Christmas Day at the Workhouse


This article originally appeared in the Notts. Free Press of 31st December 1886,
and describes the Christmas festivities in Mansfield Workhouse during that year.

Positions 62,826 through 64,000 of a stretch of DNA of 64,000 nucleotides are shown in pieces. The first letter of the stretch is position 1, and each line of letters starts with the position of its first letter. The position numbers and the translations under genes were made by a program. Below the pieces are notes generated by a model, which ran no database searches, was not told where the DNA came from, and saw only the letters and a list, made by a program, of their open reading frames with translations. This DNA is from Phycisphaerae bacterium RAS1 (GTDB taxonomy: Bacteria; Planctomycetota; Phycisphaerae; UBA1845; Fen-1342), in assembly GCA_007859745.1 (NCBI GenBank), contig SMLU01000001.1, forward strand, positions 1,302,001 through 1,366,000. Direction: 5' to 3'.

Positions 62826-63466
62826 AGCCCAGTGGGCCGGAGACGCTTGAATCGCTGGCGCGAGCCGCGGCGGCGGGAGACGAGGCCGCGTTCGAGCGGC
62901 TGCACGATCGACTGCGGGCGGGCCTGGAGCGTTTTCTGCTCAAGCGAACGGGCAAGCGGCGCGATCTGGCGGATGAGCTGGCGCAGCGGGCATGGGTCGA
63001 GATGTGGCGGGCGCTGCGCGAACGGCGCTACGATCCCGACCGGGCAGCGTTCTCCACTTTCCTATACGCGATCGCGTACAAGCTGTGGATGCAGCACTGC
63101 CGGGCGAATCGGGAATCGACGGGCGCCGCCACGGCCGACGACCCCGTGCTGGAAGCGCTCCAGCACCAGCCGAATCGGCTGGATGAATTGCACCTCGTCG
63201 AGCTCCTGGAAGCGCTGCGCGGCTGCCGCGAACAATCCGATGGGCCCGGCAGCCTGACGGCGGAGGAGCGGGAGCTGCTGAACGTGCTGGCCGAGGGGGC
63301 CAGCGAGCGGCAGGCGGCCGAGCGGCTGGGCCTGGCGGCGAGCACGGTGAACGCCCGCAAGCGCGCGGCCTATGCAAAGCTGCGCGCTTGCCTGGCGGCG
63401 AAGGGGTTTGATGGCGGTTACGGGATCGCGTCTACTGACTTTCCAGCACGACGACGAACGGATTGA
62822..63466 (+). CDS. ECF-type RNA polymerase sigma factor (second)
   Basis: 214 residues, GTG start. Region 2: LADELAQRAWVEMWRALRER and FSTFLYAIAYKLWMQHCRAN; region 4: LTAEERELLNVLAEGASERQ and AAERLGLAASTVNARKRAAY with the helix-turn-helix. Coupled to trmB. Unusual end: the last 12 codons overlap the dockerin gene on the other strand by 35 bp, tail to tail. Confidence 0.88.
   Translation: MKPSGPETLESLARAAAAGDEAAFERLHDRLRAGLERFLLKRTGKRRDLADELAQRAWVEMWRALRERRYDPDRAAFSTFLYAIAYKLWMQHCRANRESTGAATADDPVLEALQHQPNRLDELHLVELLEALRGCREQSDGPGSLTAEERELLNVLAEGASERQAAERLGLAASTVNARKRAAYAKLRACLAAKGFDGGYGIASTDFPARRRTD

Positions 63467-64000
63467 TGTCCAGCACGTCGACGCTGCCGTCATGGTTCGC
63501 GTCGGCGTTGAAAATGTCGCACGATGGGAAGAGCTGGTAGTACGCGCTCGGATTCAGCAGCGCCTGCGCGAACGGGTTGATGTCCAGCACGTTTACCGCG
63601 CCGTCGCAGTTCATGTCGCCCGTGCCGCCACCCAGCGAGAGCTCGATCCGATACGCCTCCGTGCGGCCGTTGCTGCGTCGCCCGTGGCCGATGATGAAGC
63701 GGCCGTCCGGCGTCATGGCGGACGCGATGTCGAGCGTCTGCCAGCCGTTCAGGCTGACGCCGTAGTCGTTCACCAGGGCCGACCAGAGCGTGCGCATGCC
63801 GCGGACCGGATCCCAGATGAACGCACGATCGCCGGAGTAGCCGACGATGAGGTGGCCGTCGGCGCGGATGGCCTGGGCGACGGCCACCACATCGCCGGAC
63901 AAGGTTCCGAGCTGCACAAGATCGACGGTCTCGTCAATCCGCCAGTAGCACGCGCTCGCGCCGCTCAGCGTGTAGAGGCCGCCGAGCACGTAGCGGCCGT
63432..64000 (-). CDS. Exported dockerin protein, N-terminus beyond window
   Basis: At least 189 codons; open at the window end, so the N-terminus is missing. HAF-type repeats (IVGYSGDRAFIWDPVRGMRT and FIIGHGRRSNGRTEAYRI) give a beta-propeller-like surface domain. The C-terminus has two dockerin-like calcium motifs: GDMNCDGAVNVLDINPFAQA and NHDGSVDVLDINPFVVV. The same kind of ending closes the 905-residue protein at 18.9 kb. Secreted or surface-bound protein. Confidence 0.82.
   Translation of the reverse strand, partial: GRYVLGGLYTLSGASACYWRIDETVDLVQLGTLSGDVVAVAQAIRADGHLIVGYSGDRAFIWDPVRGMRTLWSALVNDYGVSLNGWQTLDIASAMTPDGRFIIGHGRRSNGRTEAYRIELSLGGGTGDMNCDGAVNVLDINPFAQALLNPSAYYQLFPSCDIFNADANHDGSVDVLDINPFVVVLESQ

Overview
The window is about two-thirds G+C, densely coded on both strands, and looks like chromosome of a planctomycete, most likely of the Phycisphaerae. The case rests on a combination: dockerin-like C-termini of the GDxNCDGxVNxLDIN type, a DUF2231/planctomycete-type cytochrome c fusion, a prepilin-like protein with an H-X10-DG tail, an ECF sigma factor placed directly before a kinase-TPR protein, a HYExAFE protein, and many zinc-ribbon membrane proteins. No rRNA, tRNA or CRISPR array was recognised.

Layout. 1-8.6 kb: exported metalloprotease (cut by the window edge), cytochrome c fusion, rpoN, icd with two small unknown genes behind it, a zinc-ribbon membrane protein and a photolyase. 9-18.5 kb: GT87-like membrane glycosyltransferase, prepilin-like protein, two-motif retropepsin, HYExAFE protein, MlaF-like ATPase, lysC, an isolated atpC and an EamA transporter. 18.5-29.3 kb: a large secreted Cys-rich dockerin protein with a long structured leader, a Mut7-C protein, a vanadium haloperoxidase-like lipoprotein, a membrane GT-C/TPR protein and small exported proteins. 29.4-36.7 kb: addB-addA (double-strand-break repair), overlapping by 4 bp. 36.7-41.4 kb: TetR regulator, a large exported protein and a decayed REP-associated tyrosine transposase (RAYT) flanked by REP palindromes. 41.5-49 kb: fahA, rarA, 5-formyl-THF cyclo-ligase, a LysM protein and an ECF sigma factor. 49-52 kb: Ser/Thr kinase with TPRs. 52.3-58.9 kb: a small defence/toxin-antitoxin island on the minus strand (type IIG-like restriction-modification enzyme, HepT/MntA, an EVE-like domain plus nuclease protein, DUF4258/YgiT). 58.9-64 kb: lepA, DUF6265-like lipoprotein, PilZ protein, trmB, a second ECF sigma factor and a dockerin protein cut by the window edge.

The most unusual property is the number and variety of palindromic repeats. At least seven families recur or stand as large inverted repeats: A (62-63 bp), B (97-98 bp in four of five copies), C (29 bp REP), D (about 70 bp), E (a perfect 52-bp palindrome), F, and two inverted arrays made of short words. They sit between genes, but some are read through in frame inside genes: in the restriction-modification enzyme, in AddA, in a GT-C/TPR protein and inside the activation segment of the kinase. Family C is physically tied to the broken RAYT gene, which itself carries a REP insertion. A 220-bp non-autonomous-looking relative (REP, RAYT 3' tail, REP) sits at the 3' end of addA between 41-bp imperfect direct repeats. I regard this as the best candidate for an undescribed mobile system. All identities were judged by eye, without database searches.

Whenever the present method of celebrating the occurrence of Christmas by feasting and merry making may have arisen, it has, from time immemorial, been an unwritten law that the poorer members of the great human family should have some share in the general enjoyment. This being acknowledged it seems but right that those who through mental, physical, or financial adversity have been forced to seek asylum in some one of our many public institutions, should have a special share of attention. To the inmates of our workhouses, with their ever recurring bill of fare, as the weeks roll round, Christmas is particularly looked forward to as a brief season of festivity, and as a juvenile resident in a workhouse remarked, Christmas means "one good dinner" for the inmates. Happily the days of "Oliver Twist" are over, and now, even if the lot of our pauper population "is not a happy one", there is a greater desire to make their condition as comfortable as is consistently possible. To change the appearance of one's surroundings is a good way to ensure at least a temporary forgetfulness of one's troubles, and so a visitor to the Mansfield Workhouse at this season of the year finds that labour has not been spared in the way of ornamentation. Mr. & Mrs. Williams, Mr. Davey, and Miss Wilson, assisted by the inmates, have been busily engaged with the result that the entrance hall, passages, and kitchen have been decorated with evergreens, festoons, etc., mottoes expressive of seasonable wishes could be seen on every hand and visitors to the kitchen were assured that "Christmas comes but once a year, and when it comes it brings good cheer", and happily the proceedings on Saturday did not belie the intimation. Special pains were bestowed on the dining hall, the gaseliers, windows and every available spot being brightened with festoons, evergreens, etc. Prominent at each end of the room were the well-known words - Hark, the herald angels sing, Glory to the new-born king - in large church-text letters cut from cardboard and covered with gold leaf. This had been the especial work of the Master and Mr. Davey, and being mounted on a back ground of green baize, proved at once an attractive and ornamental addition to the general decorations. The boys will have special cause to remember Christmas 1886, for they have this year been supplied with overcoats in accordance with the recent decision of the Guardians and these were worn on Saturday for the first time. The garments, which are of a substantial character, and well calculated to serve the purpose of providing warmth, have been almost entirely made by the lads themselves in the tailors' shop connected with the house, and their workmanship is at once creditable to themselves and their instructor.